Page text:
Creating a Fundamental FileMaker Go Layout – Layout Sizing

This is the second blog post in a series about Creating a Fundamental Layout for use in FileMaker Go. The goal of this series is to offer practical advice and specific instructions for creating FileMaker Go layouts that look and act the way you, and your users, expect. Today we’ll be covering Layout Sizing. Sizing a FileMaker Go layout is based on the idea of being able to Scroll Lock your layout. I cover the explanation and importance of this concept in my previous post of this series, Understanding Scroll Lock. In short, scroll lock is when the objects in a layout are contained within vertical and/or horizontal size constraints, causing the layout to conform to the expected behavior of layouts on mobile devices. The expected behavior is:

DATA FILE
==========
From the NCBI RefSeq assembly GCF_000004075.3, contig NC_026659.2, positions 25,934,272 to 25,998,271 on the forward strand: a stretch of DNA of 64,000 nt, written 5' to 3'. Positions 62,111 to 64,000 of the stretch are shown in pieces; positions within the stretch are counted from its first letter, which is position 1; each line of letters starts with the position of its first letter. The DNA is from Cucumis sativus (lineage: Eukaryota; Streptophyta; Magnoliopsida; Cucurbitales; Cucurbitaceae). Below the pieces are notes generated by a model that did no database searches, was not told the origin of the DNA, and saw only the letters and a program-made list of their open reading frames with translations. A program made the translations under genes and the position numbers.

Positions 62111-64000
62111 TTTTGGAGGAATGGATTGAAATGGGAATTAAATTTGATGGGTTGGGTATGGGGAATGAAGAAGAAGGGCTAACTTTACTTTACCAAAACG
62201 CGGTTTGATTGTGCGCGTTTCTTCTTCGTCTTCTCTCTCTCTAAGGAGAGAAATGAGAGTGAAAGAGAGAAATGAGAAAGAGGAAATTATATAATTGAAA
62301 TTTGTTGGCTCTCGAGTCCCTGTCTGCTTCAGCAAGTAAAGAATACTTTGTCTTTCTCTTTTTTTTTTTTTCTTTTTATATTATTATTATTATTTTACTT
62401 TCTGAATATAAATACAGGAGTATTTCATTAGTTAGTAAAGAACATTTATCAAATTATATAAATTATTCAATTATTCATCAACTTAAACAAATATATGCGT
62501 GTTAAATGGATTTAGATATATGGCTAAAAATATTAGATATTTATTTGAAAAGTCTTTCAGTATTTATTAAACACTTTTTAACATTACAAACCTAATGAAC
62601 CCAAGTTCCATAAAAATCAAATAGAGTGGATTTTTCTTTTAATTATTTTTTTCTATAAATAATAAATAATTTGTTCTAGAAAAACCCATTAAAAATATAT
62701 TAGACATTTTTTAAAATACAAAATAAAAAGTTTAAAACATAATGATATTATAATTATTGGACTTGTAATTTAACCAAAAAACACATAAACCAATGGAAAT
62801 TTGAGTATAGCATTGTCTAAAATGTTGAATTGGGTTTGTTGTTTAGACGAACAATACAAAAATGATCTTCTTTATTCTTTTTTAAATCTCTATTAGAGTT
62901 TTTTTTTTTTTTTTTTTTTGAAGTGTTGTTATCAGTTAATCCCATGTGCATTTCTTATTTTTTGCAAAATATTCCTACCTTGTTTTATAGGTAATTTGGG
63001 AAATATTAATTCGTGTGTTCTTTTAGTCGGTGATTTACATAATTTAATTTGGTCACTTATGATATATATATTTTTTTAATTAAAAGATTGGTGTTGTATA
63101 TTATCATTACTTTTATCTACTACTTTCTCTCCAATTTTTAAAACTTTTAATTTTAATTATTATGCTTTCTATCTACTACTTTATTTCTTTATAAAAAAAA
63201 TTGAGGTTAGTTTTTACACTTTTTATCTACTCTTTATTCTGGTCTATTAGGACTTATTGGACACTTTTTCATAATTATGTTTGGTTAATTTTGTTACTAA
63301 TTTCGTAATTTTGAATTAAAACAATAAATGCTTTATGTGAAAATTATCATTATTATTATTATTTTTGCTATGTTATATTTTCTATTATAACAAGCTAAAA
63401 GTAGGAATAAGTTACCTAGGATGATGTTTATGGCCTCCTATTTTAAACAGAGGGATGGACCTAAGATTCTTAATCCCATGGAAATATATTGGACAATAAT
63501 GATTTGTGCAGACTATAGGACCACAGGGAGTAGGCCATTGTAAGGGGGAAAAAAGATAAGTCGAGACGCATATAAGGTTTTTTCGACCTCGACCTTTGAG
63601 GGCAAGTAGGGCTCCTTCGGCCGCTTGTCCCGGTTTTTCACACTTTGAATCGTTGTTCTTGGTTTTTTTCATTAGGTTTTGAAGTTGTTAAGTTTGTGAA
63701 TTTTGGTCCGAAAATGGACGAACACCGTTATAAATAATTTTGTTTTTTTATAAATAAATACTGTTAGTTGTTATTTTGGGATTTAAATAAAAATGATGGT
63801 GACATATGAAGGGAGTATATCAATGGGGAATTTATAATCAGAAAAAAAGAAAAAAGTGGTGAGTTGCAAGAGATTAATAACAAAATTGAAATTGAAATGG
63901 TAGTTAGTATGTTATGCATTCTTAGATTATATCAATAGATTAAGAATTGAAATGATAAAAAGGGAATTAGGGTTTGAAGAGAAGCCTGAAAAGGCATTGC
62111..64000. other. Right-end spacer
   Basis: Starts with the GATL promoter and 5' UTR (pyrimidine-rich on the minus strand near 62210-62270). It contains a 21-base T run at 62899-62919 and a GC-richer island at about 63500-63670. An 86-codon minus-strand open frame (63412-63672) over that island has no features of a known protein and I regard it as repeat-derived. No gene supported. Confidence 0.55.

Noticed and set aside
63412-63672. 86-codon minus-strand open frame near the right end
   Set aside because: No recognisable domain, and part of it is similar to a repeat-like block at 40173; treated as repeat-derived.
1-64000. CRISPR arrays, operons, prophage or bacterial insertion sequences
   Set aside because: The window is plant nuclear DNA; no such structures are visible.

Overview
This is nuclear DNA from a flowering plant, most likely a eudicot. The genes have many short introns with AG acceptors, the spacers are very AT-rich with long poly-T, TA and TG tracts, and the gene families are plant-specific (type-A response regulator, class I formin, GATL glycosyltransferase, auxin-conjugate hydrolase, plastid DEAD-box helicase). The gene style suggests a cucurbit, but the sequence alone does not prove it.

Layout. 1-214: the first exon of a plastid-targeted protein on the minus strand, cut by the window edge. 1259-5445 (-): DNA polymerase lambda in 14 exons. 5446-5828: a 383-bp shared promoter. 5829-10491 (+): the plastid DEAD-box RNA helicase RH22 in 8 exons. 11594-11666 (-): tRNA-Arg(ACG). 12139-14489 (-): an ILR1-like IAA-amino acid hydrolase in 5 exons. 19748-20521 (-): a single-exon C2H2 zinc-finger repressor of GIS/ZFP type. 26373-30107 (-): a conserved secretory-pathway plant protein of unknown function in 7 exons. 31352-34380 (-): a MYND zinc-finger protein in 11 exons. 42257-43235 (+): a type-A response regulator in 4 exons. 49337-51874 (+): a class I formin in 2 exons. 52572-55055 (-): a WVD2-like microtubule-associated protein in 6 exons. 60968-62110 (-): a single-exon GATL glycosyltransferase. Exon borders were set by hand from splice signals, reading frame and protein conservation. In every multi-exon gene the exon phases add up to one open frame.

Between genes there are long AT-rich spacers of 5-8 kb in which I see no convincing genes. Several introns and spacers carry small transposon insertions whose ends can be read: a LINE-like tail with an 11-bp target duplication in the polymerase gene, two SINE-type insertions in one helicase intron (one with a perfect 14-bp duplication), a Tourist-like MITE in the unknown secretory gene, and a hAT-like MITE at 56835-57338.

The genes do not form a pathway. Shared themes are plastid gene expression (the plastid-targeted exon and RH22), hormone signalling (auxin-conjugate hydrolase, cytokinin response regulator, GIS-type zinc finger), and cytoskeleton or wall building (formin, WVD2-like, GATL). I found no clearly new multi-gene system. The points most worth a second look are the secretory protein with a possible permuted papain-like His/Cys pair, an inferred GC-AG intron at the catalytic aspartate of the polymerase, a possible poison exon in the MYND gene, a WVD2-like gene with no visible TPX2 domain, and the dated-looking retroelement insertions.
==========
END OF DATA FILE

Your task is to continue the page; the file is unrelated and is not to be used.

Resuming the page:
• If all objects are shown on a layout, lock the layout so it can’t be moved.
  • If not all of the objects on a layout are shown, allow the user to scroll horizontally and/or vertically in order to see the additional objects.

FileMaker Go : Layout Sizing

FileMaker Go can handle the same-sized layouts as FileMaker Pro. However, in order for a layout to be user-friendly on an iOS device, certain size constraints should be met. The official FileMaker sanctioned sizes are:

Portrait Landscape
Toolbar No Toolbar Toolbar No Toolbar
iPad 768W x 929H 768W x 973H 1024W x 673H 1024W x 717H
iPhone 320W x 385H 320W x 429H 480W x 255H 480W x 289H